- Laryngeal cancer: Cancer in the vocal cords or voice box (larynx) is called laryngeal cancer. The larynx lets air pass through on the way to the windpipe (trachea) and lungs. A small flap of tissue called the epiglottis keeps food from going into the air passages.
Risk Factors for Throat Cancer
Throat cancers typically develops in adults older than 50. Men are 10 times more likely than women to develop throat cancers.
Most people who are diagnosed with throat cancer have one or more of the following risk factors:
- Using tobacco: The biggest risk for throat cancer is smoking tobacco. Get information about Henry Ford’s tobacco treatment services.
- Heavy alcohol use
- Exposure to certain viruses: Some viruses appear to increase the risk of throat cancer.
- HPV (human papillomavirus): HPV is a sexually transmitted disease. It is the same virus that causes most cases of cervical cancer, although physicians diagnose HPV-caused throat cancer in men.
- Epstein-Barr virus: The risk of nasopharyngeal cancer is higher in people who have had Epstein-Barr (mononucleosis).
- Hereditary conditions (conditions that biological family members share, that can make certain types of cancer more likely): Plummer-Vinson Syndrome, which can be related to long-term iron-deficiency anemia, may increase the risk of hypopharyngeal cancer. We offer cancer genetics counseling for people who may have these conditions.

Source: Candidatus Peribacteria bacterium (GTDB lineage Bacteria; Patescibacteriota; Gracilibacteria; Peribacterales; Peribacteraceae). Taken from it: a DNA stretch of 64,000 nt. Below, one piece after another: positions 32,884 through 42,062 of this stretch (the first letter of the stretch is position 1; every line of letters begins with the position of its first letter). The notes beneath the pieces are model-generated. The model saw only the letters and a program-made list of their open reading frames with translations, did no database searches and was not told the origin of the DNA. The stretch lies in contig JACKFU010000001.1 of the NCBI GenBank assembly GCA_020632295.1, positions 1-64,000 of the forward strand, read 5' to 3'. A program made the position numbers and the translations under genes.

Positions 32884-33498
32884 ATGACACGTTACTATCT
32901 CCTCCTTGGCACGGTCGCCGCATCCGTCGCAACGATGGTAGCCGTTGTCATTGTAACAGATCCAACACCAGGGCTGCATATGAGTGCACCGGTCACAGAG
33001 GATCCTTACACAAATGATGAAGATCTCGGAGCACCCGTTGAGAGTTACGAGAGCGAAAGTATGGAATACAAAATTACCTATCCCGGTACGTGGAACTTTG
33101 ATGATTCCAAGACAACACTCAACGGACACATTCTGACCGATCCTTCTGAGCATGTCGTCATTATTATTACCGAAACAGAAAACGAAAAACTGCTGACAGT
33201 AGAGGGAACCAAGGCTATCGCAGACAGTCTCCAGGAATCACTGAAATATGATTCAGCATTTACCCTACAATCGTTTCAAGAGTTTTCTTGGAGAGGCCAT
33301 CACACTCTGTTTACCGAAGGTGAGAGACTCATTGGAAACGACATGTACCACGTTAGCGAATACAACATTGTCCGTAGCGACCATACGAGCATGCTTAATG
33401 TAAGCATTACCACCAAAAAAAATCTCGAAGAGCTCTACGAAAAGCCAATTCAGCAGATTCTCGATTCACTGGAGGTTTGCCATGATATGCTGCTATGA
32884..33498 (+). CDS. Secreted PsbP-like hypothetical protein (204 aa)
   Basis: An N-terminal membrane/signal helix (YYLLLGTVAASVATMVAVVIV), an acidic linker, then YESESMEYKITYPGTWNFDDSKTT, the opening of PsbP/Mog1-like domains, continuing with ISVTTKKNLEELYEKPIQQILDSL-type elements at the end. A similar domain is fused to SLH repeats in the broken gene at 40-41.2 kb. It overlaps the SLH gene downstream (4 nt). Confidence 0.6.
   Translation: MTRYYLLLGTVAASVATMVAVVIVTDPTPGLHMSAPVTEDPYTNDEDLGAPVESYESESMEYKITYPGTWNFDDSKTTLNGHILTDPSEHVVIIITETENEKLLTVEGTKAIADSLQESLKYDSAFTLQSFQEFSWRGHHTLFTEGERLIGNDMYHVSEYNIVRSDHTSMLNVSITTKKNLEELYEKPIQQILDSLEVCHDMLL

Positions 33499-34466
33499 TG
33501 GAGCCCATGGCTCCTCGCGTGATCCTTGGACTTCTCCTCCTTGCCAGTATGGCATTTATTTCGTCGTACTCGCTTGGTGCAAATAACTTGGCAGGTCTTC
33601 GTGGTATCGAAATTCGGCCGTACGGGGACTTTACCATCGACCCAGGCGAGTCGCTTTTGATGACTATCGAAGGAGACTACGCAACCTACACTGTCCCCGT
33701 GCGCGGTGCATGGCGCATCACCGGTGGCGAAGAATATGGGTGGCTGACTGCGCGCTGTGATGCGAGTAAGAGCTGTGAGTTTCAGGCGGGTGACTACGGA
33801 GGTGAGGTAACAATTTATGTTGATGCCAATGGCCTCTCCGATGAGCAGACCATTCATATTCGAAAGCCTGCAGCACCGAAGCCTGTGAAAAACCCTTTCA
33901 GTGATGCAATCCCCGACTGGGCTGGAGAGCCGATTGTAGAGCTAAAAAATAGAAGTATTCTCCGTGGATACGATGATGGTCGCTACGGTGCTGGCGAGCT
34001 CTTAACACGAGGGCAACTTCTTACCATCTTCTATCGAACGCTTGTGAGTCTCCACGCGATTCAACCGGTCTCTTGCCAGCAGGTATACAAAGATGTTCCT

- Having Chinese or other Asian ancestry: Being of Chinese or Asian descent may increase the risk of nasopharyngeal cancer
Symptoms of Throat Cancer
Throat cancer may not have any noticeable symptoms at first, other than some throat discomfort. Especially if you smoke, if you experience any of these symptoms, it is important to schedule an appointment with an experienced head and neck cancer specialist for an accurate throat cancer diagnosis.
Signs and symptoms of throat cancer include:
- A lump in the neck
- Trouble breathing or speaking
- Hoarseness or voice changes (such as a higher or thinner voice)
- Painful swallowing, or other throat or neck pain that does not go away
- Ear pain or ringing in the ears, or trouble hearing
- Frequent headaches
Throat Cancer Diagnosis at Henry Ford
The first step in throat cancer diagnosis is a physical examination. Your doctor will look for bumps, sores or abnormal areas on your neck, face or head.
To examine parts of the throat that are not easy to see or feel from the outside, a physician who suspects throat cancer may use tests including: